While charging, the top (positive end) of the cell is red. When charging is complete, the indicator turns green.
Both USB and USB-C power can charge the cell. The profile is about the same for either, and requires around 3 hours to complete.
Modes and Currents
|Mode||Mode Claimed Output (lm)||Claimed Runtime||Measured Lumens||Tailcap Amps|
Pulse Width Modulation
No PWM on any mode. No surprise with Acebeam lights, though.
For reference, here’s a baseline shot, with all the room lights off and almost nothing hitting the sensor. Also, here’s the light with the worst PWM I could find. I’m adding multiple timescales, so it’ll be easier to compare to the test light. Unfortunately, the PWM on this light is so bad that it doesn’t even work with my normal scale, with is 50 microseconds (50us). 10ms. 5ms. 2ms. 1ms. 0.5ms. 0.2ms. In a display faster than 0.2ms or so, the on/off cycle is more than one screen, so it’d just (very incorrectly) look like a flat line. I wrote more about this Ultrafire WF-602C flashlight and explained a little about PWM too.
User Interface and Operation
A single tail switch is used for controlling the Acebeam E70 Mini flashlight. This is an e-switch and has what seems to be a metal cover. The switch has very low action and can be actuated from any point (even the edge). I like the switch quite a bit.
The user interface is a bit unusual in that it requires a double click from off to get into the regular modes. I believe the UI to be exactly like the big E70 except that you can now cycle into the modes from Ultra-Low!
Here’s a UI table!
|Off||Double Click||On (Mode Memory, except Ultra-Low or Turbo)|
|On||Hold||Mode advance (Low>Mid1>Mid2>High)|
|Turbo||Click||Memorized mode (except Ultra-Low)|
|Lockout||Hold 3s||Unlock to Ultra-Low|
LED and Beam
Acebeam smartly used a triple emitter array here, and also smartly used some of the newest and best emitters. These three are Nichia 519a emitters in 5000K and high CRI. They’re really fantastically great.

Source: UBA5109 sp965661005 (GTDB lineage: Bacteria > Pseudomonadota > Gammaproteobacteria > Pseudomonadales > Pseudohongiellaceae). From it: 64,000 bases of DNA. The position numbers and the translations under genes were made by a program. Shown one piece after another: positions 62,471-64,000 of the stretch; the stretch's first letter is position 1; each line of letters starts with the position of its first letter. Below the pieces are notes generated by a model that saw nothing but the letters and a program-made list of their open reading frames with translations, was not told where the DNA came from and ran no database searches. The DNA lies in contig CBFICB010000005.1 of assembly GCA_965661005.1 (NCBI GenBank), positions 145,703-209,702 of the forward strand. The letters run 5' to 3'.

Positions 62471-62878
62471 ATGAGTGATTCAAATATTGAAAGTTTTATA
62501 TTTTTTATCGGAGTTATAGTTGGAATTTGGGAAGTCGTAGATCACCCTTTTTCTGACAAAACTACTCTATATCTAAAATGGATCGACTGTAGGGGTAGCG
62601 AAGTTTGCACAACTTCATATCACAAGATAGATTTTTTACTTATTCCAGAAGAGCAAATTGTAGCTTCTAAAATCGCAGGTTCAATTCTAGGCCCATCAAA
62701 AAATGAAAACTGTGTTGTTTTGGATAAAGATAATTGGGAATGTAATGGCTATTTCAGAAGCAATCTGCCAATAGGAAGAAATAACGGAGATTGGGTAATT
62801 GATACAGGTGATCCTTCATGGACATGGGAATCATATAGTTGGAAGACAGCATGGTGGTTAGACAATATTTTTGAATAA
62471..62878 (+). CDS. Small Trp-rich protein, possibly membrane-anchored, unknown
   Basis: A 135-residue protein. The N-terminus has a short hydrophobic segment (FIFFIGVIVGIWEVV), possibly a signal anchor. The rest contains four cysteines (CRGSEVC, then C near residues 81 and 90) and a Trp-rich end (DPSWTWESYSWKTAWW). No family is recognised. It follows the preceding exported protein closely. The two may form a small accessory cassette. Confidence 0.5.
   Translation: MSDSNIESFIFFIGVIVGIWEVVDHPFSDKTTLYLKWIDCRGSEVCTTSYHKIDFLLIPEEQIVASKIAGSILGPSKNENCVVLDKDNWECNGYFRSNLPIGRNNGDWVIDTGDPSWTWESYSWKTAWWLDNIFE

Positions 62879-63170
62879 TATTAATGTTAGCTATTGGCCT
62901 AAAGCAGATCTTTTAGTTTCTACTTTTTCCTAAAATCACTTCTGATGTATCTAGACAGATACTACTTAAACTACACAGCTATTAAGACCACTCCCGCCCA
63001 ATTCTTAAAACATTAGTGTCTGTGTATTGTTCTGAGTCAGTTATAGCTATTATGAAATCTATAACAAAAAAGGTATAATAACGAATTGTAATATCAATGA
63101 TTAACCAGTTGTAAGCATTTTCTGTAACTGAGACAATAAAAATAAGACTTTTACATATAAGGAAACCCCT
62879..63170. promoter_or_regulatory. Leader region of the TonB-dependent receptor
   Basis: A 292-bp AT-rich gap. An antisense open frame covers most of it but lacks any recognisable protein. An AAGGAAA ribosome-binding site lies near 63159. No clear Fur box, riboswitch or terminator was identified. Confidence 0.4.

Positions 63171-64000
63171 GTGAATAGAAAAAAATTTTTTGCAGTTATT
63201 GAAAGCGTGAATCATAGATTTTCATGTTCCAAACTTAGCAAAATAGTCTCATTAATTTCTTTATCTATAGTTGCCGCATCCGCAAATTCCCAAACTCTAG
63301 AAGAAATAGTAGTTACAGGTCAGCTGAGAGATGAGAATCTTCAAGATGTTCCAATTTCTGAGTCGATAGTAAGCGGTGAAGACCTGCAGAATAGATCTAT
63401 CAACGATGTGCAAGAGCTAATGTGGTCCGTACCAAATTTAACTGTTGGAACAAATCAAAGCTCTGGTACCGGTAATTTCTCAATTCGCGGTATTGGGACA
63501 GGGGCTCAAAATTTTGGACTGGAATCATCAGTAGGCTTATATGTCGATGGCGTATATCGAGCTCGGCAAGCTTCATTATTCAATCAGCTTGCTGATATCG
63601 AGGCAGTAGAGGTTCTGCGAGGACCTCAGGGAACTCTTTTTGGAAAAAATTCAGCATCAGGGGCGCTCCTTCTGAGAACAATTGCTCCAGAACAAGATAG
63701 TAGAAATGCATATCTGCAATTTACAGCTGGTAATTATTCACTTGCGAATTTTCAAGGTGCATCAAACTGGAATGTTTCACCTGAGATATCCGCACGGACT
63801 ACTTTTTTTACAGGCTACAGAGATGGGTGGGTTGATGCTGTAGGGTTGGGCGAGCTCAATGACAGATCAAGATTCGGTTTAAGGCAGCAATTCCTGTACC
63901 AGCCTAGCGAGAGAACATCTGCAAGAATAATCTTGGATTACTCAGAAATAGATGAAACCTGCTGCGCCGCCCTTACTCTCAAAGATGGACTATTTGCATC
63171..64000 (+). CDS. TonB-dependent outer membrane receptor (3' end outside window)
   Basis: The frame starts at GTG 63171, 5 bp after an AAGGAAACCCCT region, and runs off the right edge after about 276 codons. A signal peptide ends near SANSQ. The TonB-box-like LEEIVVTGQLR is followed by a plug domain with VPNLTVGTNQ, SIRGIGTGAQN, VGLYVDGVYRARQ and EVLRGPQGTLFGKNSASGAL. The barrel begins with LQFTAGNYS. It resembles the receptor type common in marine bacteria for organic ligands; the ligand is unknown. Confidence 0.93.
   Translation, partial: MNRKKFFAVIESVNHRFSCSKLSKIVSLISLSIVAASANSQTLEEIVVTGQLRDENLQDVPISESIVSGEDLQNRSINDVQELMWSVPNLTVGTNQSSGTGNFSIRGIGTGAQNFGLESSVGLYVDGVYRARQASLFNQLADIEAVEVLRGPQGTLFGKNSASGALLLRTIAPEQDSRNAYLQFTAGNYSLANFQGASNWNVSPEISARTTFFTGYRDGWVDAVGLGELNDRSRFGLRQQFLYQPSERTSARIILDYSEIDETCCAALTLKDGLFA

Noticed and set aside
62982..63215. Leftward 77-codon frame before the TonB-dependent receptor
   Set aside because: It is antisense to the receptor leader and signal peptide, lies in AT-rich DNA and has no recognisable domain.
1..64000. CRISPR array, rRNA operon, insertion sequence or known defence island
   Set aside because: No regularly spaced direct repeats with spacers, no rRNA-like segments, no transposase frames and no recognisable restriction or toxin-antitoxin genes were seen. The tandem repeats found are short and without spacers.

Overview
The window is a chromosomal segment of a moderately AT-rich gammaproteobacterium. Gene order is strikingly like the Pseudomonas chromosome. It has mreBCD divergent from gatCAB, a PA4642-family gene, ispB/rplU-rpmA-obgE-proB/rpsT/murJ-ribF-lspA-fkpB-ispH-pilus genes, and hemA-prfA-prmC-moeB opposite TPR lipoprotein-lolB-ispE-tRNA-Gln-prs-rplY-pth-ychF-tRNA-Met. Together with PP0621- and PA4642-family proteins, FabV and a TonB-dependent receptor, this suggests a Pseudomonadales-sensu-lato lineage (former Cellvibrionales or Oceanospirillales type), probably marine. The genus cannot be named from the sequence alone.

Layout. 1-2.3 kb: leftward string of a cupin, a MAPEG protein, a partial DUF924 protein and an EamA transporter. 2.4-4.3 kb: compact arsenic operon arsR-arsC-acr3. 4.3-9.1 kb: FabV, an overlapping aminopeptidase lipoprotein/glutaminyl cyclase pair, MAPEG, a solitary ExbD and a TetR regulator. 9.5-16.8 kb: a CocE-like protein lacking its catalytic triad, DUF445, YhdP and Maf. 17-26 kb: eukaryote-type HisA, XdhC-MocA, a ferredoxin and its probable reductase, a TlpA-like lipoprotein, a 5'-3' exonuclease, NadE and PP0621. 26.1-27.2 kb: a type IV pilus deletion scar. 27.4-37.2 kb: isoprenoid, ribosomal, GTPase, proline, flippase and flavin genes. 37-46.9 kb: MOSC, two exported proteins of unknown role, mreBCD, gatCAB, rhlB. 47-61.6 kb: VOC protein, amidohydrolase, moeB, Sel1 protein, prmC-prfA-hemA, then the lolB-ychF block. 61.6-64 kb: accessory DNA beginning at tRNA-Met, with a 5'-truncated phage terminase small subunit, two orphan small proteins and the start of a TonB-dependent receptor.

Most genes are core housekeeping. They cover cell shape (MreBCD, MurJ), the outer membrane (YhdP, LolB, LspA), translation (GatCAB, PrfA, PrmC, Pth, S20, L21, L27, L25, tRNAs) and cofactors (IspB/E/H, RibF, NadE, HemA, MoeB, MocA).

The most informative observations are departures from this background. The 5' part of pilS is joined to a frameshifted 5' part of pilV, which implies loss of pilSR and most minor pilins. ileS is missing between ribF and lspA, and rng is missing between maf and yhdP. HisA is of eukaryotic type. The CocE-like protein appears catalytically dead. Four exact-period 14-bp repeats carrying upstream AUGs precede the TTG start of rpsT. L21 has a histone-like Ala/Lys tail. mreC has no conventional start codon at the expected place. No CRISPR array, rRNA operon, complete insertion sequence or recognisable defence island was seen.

The toothy bezel (I’m not sure it’s really a strike bezel) allows light to escape.
LED Color Report (CRI and CCT)
Just look at those circles! At a glance you can evaluate how closely the big red circle matches the big black circle – the closer these two are the more you’re going to like the output from any flashlight. These two are VERY CLOSE. Acebeam’s claim of “5000K” is supported by these tests, as is their claim of High CRI. This is a very very good report.
These beamshots are always with the following settings: f8, ISO100, 0.3s shutter, and manual 5000K exposure.
Tint vs BLF-348 (KillzoneFlashlights.com 219b version) (affiliate link)
I keep the test flashlight on the left, and the BLF-348 reference flashlight on the right.
I compare everything to the KillzoneFlashlights.com 219b BLF-348 because it’s inexpensive and has the best tint!
What I like
- Interesting design and great little brother to the E70
- Tritium slots
- Excellent High CRI output
- Great beam profile (defined broad spot with even output)
- 5000K claim is met
- Hits throw specs
What I don’t like
- Double click from off? I don’t hate it but it’s unusual
- Overall size – it’s a big light
- Nonremovable lanyard? Actually removing the lanyard is no problem, but getting it back on without removing the tailcap will be a burden
- The available cell adds $10 to the cost – this is an unreasonable cell price